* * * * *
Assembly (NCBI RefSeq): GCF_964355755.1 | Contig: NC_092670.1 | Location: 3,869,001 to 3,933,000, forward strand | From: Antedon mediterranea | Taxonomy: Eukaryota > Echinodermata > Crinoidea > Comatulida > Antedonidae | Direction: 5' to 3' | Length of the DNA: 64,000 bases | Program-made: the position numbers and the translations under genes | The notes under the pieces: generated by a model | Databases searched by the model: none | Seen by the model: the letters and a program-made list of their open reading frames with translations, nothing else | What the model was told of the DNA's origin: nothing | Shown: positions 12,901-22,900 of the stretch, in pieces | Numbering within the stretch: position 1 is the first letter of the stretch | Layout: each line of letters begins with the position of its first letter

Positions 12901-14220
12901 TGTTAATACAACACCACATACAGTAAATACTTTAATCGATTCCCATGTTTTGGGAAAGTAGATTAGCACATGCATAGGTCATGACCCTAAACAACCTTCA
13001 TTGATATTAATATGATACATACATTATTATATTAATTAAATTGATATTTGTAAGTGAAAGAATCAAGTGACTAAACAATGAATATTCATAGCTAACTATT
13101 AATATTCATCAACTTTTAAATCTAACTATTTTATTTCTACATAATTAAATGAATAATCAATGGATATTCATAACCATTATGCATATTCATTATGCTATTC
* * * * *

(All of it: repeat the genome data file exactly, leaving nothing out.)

Assembly (NCBI RefSeq): GCF_964355755.1 | Contig: NC_092670.1 | Location: 3,869,001 to 3,933,000, forward strand | From: Antedon mediterranea | Taxonomy: Eukaryota > Echinodermata > Crinoidea > Comatulida > Antedonidae | Direction: 5' to 3' | Length of the DNA: 64,000 bases | Program-made: the position numbers and the translations under genes | The notes under the pieces: generated by a model | Databases searched by the model: none | Seen by the model: the letters and a program-made list of their open reading frames with translations, nothing else | What the model was told of the DNA's origin: nothing | Shown: positions 12,901-22,900 of the stretch, in pieces | Numbering within the stretch: position 1 is the first letter of the stretch | Layout: each line of letters begins with the position of its first letter

Positions 12901-14220
12901 TGTTAATACAACACCACATACAGTAAATACTTTAATCGATTCCCATGTTTTGGGAAAGTAGATTAGCACATGCATAGGTCATGACCCTAAACAACCTTCA
13001 TTGATATTAATATGATACATACATTATTATATTAATTAAATTGATATTTGTAAGTGAAAGAATCAAGTGACTAAACAATGAATATTCATAGCTAACTATT
13101 AATATTCATCAACTTTTAAATCTAACTATTTTATTTCTACATAATTAAATGAATAATCAATGGATATTCATAACCATTATGCATATTCATTATGCTATTC